General Ledger Reconciliation and Analysis
A company’s general ledger (G/L) is a comprehensive record of all your accounting transactions. Whenever a transaction is made, that transaction is recorded in the general ledger. Each journal consists of a debit to one account and a credit to another.
Software, such as QBO and Intacct does most of this work. Transactions are entered into their respective subledgers — such as the accounts payable and receivable subledgers. These subledgers feed into the general ledger to create financial statements.
Of course, errors can occur when entering data into these subledgers. The potential for error is why G/L reconciliations must occur regularly.
What is General Ledger Reconciliation?
Business owners (or their accounting team) perform G/L reconciliations while closing the month. The reconciliation process is an internal control that can explain discrepancies between different account balances or records. In many cases, differences may be due to error (and some, fraud), but others could occur due to timing issues.
For example, banks have limited business hours, and some transactions — such as transfers — take at least a day to clear. When entering the transactions in the company’s books it is record immediately; however, the bank will not record it until they receive it.
Let’s put some numbers to this situation. Say you have a $5,000 balance in your checking account. You write two checks of $1,000 each for a total of $2,000. You then deposit a $4,000 check after the bank’s hours.
The cash balance in your books will be $7,000. However, the bank statement says $2,780. In addition to the above transactions, they charged you a $20 service fee.
To reconcile, you would adjust the bank amount to account for the deposit they have not recorded yet, arriving at $6,780. You would then subtract the bank fee you just discovered from your $7,000 book balance to get $6,780.
How to Reconcile the General Ledger
Understand your accounting policies
First and foremost, make sure you review your policies for each account you have. Doing so will make the reconciliation process a lot easier.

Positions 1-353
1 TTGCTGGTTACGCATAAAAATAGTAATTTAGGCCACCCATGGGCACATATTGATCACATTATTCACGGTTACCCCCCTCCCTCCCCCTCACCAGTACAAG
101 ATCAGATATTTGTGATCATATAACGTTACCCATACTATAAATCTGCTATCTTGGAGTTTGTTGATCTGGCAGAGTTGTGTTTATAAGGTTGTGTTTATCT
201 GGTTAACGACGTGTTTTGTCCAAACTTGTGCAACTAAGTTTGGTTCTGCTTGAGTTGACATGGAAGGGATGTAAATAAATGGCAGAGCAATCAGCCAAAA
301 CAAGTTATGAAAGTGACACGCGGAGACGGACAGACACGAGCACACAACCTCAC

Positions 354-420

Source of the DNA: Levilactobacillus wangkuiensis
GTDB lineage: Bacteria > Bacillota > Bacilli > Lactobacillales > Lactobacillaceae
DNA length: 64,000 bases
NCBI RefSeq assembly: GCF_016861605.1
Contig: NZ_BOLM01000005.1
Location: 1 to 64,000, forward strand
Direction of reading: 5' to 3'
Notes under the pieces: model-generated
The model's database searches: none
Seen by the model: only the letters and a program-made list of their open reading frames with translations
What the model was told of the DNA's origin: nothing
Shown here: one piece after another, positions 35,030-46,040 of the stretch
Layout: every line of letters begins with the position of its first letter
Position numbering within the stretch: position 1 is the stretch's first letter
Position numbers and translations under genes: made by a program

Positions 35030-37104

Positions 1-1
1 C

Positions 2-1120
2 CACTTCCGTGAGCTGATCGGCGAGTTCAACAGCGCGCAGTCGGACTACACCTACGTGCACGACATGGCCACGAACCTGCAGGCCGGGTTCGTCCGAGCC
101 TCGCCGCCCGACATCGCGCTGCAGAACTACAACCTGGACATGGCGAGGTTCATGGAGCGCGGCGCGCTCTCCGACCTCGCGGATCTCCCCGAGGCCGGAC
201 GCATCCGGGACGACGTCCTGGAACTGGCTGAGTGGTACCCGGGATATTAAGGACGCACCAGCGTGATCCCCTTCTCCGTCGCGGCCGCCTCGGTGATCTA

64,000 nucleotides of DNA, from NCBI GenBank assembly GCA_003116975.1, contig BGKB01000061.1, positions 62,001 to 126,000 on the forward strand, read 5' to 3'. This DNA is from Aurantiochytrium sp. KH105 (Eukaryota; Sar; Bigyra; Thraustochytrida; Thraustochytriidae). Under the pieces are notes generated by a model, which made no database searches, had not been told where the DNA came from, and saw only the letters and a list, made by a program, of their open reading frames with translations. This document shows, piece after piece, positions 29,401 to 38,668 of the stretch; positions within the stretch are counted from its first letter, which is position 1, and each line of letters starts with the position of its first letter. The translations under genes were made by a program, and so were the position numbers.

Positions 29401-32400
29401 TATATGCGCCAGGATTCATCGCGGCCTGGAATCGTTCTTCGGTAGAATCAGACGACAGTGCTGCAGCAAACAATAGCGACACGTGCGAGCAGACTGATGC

For example, if you are reconciling your depreciation accounts with your depreciation schedules, you will need to know the ins and outs of your company’s depreciation policy.
Back to our bank reconciliation example, you will need all the appropriate bank statements, canceled checks, deposited checks, and similar items.
If you are reconciling your A/P subledger to the G/L, you will want to assemble invoices that you have paid.
Review Each Account and Investigate Discrepancies
With your documentation in hand, review each account for accuracy. Make sure all transactions follow GAAP and company policy. For example, check that you have entered all invoices completely and correctly into the A/P subledger.
Investigate discrepancies right away. If you find erroneous transactions, make the appropriate entries to correct your accounts. If you notice suspicious transactions — such as several payments to a customer you have never heard of — you may have fraud that needs to be investigated.
Always leave a paper trail when performing your reconciliations. If you must revisit transactions from this month, having records makes the process much more manageable. In addition, it helps you streamline future reconciliations by formalizing your reconciliation process.
With CFO Hub, your general ledger is in good hands. Our professionals can swiftly reconcile your general ledger, identify errors, and spot potential fraud before it happens. Contact us today for a free, no-obligation consultation.